Over the past several years, there has been tremendous interest among educators in the use of digital games as serious learning. Advocates of game-based learning for K-12 students cite the value of digital games to teach and reinforce skills that prepare students for college and career, such as collaboration, problem solving, creativity, and communication. (…)Read More
It’s not unusual for educators to use analog games in the classroom, but as more classrooms gain access to technology, digital games are also making a strong showing. A recent Joan Ganz Cooney Center survey of 694 K-8 teachers found that 74 percent of those surveyed use digital games in the classroom, up from 50 percent two years ago. Many of the teachers finding the most success are good at creatively connecting the game back to the curriculum, while allowing it to maintain the qualities of a good game. (…)Read More
Games are being used much more widely in schools than they were when I first started writing about them 2 or 3 years ago. As of fall 2013, 74% of K-8 teachers were using digital games. 55% of these teachers have students playing digital games at least weekly, 9% daily. The games they are using are mostly designed to be educational, with only 5% playing commercial games, and 8% playing hybrids (commercial games adapted for education like MincraftEDU orSimCityEdu). (…)Read More
What’s the opposite of scaffolding a lesson? It would be saying to students something like, “Read this nine-page science article, write a detailed essay on the topic it explores, and turn it in by Wednesday.” Yikes — no safety net, no parachute, no scaffolding — just left blowing in the wind. (…)Read More
Are you tired of delivering the same old lectures on the same subjects year after year? Are you using the same lesson materials over and over and wishing you could make learning in your classroom more interactive? While lectures and lessons can be informative and even “edutaining” when delivered with passion and good materials by knowledgeable experts, sadly many traditional lectures and lessons are boring, and even worse often ineffective.Read More
One of the strategies that I use when creating lesson plans is to reflect on the previous lesson. Part of that reflection includes feedback from students. This can be done by simply asking students to raise their hands in response to a “did you get it?” type of question, but I like to have better record of responses than just a hand count. Here are some tools that can be used for collecting exit information from students. (…)Read More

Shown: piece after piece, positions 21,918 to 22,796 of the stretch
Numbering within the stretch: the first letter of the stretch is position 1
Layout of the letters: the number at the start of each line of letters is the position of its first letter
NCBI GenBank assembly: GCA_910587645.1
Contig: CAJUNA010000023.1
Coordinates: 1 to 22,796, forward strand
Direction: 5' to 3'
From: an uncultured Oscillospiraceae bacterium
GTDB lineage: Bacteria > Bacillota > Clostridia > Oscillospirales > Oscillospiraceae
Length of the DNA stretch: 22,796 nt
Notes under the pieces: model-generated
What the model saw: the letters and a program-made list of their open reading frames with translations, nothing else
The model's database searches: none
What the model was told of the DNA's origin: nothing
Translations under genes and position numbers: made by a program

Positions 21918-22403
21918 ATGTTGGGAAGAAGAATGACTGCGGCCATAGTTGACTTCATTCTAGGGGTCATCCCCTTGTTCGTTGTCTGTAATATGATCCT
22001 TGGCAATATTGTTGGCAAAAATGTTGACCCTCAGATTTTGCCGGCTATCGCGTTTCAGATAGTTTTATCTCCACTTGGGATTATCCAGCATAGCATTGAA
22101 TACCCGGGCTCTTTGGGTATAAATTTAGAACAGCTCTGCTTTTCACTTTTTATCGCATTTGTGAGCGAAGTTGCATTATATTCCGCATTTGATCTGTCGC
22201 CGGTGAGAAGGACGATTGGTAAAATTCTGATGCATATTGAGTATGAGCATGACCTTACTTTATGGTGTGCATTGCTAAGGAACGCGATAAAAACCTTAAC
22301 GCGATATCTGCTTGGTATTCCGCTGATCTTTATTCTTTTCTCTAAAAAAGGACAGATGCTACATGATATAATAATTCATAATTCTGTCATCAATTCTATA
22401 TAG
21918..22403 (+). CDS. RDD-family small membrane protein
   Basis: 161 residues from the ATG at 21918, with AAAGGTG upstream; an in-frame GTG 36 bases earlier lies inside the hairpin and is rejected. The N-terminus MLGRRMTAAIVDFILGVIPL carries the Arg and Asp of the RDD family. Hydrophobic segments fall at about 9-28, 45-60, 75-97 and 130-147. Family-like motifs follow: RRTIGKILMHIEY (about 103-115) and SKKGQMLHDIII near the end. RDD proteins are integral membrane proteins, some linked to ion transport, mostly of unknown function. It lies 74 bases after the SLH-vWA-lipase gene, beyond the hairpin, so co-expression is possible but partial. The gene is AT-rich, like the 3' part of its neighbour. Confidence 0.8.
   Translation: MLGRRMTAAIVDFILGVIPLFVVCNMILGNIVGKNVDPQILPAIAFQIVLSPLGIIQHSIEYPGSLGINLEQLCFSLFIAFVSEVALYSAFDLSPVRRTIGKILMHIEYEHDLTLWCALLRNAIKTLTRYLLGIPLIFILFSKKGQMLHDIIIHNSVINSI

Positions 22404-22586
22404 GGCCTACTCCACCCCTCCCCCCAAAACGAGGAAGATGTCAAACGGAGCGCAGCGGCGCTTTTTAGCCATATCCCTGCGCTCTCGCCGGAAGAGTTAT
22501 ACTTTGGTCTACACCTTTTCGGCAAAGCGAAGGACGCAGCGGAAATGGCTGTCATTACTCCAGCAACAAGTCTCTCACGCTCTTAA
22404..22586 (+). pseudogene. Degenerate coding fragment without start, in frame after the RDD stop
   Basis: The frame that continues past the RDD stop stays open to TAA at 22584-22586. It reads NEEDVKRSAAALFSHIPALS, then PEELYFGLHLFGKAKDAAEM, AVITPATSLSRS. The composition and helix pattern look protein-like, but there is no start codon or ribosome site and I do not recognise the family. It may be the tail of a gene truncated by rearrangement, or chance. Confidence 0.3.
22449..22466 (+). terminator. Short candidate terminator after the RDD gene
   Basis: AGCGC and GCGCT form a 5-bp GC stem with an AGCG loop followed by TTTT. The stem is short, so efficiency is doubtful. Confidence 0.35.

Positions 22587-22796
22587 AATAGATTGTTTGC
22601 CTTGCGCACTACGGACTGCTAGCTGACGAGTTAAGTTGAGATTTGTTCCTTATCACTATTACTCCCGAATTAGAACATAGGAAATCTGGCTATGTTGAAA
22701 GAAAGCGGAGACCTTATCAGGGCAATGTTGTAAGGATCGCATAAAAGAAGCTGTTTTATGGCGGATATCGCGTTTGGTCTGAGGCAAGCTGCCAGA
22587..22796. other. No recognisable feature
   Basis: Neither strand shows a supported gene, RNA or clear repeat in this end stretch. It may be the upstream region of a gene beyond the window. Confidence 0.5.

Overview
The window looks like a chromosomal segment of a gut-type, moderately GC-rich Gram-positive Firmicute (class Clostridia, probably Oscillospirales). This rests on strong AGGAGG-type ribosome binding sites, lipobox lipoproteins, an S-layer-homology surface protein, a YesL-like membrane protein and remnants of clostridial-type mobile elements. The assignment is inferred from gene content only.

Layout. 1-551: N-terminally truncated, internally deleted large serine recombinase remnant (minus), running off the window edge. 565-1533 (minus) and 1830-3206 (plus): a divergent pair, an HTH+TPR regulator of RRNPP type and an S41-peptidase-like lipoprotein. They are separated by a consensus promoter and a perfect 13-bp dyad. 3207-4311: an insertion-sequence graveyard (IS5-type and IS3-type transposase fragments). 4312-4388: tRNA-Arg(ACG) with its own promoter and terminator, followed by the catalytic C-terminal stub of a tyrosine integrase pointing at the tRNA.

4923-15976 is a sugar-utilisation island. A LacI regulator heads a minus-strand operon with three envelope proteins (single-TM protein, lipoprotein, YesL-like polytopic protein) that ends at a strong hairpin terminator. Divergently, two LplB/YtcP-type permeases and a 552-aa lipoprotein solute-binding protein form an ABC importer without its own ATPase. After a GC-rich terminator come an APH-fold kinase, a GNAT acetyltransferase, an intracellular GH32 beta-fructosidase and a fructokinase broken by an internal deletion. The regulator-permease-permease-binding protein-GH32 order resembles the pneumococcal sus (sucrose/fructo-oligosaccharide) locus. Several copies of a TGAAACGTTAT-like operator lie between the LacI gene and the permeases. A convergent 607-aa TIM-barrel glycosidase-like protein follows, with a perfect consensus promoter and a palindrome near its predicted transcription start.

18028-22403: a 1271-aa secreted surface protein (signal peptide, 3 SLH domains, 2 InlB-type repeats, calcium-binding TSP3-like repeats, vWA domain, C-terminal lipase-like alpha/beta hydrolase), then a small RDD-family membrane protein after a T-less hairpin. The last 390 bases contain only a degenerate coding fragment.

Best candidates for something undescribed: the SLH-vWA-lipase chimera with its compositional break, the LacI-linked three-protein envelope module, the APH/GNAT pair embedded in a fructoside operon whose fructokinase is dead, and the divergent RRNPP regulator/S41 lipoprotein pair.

The greatest software invented for human safety is the human brain. It’s time that we start using those brains. We must mix head knowledge with action. In my classroom, I use two essential approaches in the digital citizenship curriculum that I teach: proactive knowledge and experiential knowledge.Read More
Student voices shape the way we rate and review on Graphite. Common Sense Media intern Sophia Dalal recently interviewed her 14-year-old brother, Kavi, about what makes a game great for learning. She also ran focus groups with more than 20 teens to understand how they evaluate learning games. Here’s what some of these savvy kids had to say. (…)Read More
How Storytelling Affects the Brain
1- Neutral Coupling
A story activates parts in the brain that allows the listener to turn the story in to their own ideas and experience thanks to a process called neutral coupling.
Listeners will not only experience the similar brain activity to each other, but also to the speaker.
The brain releases dopamine into the system when it experiences an emotionally-charged event, making it easier to remember and with greater accuracy.
4- Cortex activity
When processing facts, two areas of the brain are activated (Broca’s and Wernicke’s area). A well-told story can engage many additional areas, including the motor cortex, sensory cortex, and frontal cortex.